W. D. Mitchell
    Minimal punctuation added by the transcriber to enhance readability.
  • Captain "Mike" Powell wrote to his young sister-in-law Ella Wood on 6 April 1862, from Camp Wigfall, near Fredericksburg, Virginia. He ended the four-page letter, "We are all enjoying fine health now & are very anxious to see Lt. Hill return with our recruits. Your bro' Campbell is getting very fat, Bose not so fat as he used to be, & Pete Williamson looks like a Dutchman that drank a gallon of Lager beer every day. We all want to go home very much but not until the war is over. If I never come home you must tell Wood that you are to take care of him & that he must love you & wait on you as long as he lives, & when war comes he must fight for his country & not stay at home. Give my love to your father and mother & all the family, Your Bro' Mike."
  • On Monday, 7 April 1862, Green Wood recorded in his plantation daily account book: "Capt. Wooldridge & company left this morning. Started a Waggon Ben (Harris) driving to red river Alexandria with Lieut. Hill and his recruits for Capt. Powell's company." And on Sunday, the 27th, "Ben got back with waggon from Alexandria, Lieut. Hill & [illegible], 3 weeks trip."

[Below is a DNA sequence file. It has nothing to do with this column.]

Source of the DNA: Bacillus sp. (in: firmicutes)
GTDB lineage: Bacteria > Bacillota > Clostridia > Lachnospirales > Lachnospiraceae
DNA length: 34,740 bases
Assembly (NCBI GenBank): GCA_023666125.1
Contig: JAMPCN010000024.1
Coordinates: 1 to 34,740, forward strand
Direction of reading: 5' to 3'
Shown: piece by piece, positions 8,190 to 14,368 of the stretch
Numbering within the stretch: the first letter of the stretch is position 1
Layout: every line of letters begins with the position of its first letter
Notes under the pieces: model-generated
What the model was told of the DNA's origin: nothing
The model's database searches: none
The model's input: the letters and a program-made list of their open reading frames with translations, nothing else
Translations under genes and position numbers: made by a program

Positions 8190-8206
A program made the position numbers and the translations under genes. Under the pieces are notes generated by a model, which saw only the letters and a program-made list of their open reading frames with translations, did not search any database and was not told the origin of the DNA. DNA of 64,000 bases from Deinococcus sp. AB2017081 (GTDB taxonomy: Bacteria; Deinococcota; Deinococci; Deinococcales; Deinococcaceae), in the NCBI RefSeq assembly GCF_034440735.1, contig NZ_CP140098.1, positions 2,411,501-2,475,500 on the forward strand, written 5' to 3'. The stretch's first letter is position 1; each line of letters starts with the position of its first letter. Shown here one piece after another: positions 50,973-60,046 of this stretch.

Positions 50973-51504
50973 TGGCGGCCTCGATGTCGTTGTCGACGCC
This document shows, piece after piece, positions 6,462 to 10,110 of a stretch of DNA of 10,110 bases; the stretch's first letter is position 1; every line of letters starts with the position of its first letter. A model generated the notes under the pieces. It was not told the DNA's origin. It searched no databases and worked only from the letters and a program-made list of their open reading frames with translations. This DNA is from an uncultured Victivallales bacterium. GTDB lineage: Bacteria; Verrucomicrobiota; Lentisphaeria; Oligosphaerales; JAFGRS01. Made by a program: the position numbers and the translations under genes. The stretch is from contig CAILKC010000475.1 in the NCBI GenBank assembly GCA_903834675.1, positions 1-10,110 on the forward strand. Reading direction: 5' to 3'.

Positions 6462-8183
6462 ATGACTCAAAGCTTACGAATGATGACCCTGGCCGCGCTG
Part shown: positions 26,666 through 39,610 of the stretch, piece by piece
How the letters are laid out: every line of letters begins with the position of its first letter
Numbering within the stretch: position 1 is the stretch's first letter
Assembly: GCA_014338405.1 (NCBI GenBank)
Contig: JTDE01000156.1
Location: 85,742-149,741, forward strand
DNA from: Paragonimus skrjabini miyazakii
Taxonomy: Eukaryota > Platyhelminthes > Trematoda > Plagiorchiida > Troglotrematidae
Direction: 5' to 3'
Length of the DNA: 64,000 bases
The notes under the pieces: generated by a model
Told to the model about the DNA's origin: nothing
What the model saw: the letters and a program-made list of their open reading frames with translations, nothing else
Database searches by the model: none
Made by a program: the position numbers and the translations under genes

• On 26 February 1863, W. B."Bose" Campbell wrote home from near Richmond, Virginia, to his aunt Evelina Wood in Montgomery County, Texas: ". . . The boys are generally very healthy. Dick Hardy is
    fat and looking fine. George Yoakum ought to have
    a discharge, he is in Richmond with the scrofula.
    Creed Woodson is also there with a disease of the
    kidneys. Wm. Lewis is in camp fat as a bear.
    I gave the things to Fuller. He is very proud of them